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Unchanging Lipid Levels

AB, a 40-year-old woman, comes to your pharmacy and requests a refill on her cholesterol medication. While at the counter, she expresses frustration with her current lipid therapy. You learn that she gained 15 pounds over the past 3 months despite following a strict diet for the past 2 months with hopes of improving her cholesterol.

She goes on to share, “My bad cholesterol was 185 mg/dL before I started this medication and yesterday, after taking the medication for 2 months, it was 171 mg/dL. My doctor said my cholesterol levels hardly improved.”

Before making a recommendation, you ask AB several questions. She shares, “I have been experiencing a tired, run-down feeling for the last several weeks. I tried drinking more coffee to see if that would help, but didn’t have much luck. Do you have an OTC medication to help increase my energy?” She also complains that she is “freezing,” and you notice she is wearing a wool sweater, which is unusual since temperatures are forecasted to reach 90 degrees today. She denies hair loss, symptoms of a cold, and use of alcohol and tobacco, and has no recent additional stressors in her life.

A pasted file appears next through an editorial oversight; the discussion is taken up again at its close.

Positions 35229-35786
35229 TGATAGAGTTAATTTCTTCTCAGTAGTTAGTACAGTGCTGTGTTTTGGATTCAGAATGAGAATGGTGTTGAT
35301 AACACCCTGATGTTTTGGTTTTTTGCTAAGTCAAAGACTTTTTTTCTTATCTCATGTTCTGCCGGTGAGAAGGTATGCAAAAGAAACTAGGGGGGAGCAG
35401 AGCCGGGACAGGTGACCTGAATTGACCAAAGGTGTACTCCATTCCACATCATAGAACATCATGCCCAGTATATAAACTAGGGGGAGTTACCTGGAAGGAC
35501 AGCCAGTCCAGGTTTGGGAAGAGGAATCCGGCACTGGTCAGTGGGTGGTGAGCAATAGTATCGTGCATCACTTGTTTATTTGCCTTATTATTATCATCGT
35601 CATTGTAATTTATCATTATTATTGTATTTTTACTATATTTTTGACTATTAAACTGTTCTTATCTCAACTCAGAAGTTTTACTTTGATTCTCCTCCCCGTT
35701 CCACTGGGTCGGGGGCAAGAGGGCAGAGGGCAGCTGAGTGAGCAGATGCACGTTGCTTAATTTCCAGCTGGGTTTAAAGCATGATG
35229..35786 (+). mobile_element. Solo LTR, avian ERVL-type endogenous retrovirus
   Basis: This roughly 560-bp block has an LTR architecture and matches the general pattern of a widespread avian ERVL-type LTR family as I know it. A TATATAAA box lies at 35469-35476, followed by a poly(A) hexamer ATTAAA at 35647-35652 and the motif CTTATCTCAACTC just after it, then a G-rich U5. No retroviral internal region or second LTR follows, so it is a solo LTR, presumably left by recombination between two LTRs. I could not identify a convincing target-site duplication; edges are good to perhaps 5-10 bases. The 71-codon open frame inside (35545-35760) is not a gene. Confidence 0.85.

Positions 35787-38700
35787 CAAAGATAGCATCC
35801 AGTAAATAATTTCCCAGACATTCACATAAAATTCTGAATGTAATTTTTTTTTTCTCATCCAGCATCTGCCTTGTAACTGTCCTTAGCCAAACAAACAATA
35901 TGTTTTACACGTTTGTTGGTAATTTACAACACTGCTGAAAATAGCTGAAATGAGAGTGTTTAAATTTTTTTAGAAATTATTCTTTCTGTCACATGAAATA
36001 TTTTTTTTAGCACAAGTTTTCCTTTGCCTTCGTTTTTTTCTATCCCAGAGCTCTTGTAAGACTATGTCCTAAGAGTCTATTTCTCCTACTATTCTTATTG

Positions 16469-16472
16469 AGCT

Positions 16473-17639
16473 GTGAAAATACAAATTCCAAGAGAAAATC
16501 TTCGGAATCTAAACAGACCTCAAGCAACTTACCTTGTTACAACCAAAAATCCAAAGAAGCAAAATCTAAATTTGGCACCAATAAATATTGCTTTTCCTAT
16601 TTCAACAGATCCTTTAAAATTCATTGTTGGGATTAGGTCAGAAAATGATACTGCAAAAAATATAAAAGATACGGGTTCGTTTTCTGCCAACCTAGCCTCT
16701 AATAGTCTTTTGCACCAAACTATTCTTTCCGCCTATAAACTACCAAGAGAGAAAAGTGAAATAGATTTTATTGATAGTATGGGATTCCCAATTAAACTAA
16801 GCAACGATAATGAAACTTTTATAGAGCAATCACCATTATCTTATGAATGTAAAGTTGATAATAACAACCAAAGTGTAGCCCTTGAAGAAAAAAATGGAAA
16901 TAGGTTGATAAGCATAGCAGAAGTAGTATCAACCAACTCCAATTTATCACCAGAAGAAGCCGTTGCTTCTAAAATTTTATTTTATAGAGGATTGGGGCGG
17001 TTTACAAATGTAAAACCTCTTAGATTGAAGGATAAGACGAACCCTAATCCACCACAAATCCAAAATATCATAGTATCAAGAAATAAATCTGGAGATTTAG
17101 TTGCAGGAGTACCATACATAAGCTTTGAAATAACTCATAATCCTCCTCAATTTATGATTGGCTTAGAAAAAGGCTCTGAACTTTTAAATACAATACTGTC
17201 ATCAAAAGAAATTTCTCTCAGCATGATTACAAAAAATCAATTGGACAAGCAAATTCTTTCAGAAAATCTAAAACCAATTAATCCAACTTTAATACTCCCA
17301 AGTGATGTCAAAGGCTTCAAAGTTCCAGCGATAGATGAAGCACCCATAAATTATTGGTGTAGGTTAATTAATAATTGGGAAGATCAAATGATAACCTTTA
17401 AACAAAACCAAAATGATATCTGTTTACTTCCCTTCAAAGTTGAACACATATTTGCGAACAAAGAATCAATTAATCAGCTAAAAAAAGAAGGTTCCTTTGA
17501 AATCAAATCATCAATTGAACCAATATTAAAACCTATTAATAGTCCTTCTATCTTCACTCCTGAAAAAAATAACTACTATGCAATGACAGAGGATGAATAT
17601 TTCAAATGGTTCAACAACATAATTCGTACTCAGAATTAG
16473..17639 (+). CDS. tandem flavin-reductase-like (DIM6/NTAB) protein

You review her current medication profile, which reveals the following: cholestyramine 4 g po bid with breakfast and dinner; zolpidem 10 mg po qhs prn; and levothyroxine 50 mcg po daily at breakfast. She reports infrequently taking zolpidem, but “I never miss the others. I take ‘the mix’ two times a day with breakfast and dinner and the thyroid pill every morning.” She also reports purchasing and taking docusate sodium 100 mg 1 tablet daily as needed for constipation around five times a week for the past several weeks.

Based on the above information, what recommendation(s) would you have for AB?

Marissa C. Salvo, PharmD
Assistant Clinical Professor
University of Connecticut School of Pharmacy
Storrs, Connecticut

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